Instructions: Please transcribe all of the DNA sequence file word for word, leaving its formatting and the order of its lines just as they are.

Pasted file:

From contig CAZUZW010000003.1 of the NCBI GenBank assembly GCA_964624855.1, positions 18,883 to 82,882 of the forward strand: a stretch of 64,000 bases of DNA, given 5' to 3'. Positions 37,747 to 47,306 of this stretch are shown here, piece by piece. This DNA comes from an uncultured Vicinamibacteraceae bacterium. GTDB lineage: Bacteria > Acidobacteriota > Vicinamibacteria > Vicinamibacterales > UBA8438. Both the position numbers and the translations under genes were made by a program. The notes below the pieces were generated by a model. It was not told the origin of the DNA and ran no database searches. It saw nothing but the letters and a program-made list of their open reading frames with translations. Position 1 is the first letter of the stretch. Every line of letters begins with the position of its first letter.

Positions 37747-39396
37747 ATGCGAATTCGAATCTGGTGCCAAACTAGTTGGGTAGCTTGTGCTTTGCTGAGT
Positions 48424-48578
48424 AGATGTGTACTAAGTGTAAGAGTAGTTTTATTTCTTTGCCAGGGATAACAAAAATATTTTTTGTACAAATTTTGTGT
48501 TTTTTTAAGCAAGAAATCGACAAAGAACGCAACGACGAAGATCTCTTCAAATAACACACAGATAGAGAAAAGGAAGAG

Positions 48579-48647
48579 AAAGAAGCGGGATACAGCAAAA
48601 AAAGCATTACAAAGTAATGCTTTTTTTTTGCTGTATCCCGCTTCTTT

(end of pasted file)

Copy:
From contig CAZUZW010000003.1 of the NCBI GenBank assembly GCA_964624855.1, positions 18,883 to 82,882 of the forward strand: a stretch of 64,000 bases of DNA, given 5' to 3'. Positions 37,747 to 47,306 of this stretch are shown here, piece by piece. This DNA comes from an uncultured Vicinamibacteraceae bacterium. GTDB lineage: Bacteria > Acidobacteriota > Vicinamibacteria > Vicinamibacterales > UBA8438. Both the position numbers and the translations under genes were made by a program. The notes below the pieces were generated by a model. It was not told the origin of the DNA and ran no database searches. It saw nothing but the letters and a program-made list of their open reading frames with translations. Position 1 is the first letter of the stretch. Every line of letters begins with the position of its first letter.

Positions 37747-39396
37747 ATGCGAATTCGAATCTGGTGCCAAACTAGTTGGGTAGCTTGTGCTTTGCTGAGT
Positions 48424-48578
48424 AGATGTGTACTAAGTGTAAGAGTAGTTTTATTTCTTTGCCAGGGATAACAAAAATATTTTTTGTACAAATTTTGTGT
48501 TTTTTTAAGCAAGAAATCGACAAAGAACGCAACGACGAAGATCTCTTCAAATAACACACAGATAGAGAAAAGGAAGAG

Positions 48579-48647
48579 AAAGAAGCGGGATACAGCAAAA
48601 AAAGCATTACAAAGTAATGCTTTTTTTTTGCTGTATCCCGCTTCTTT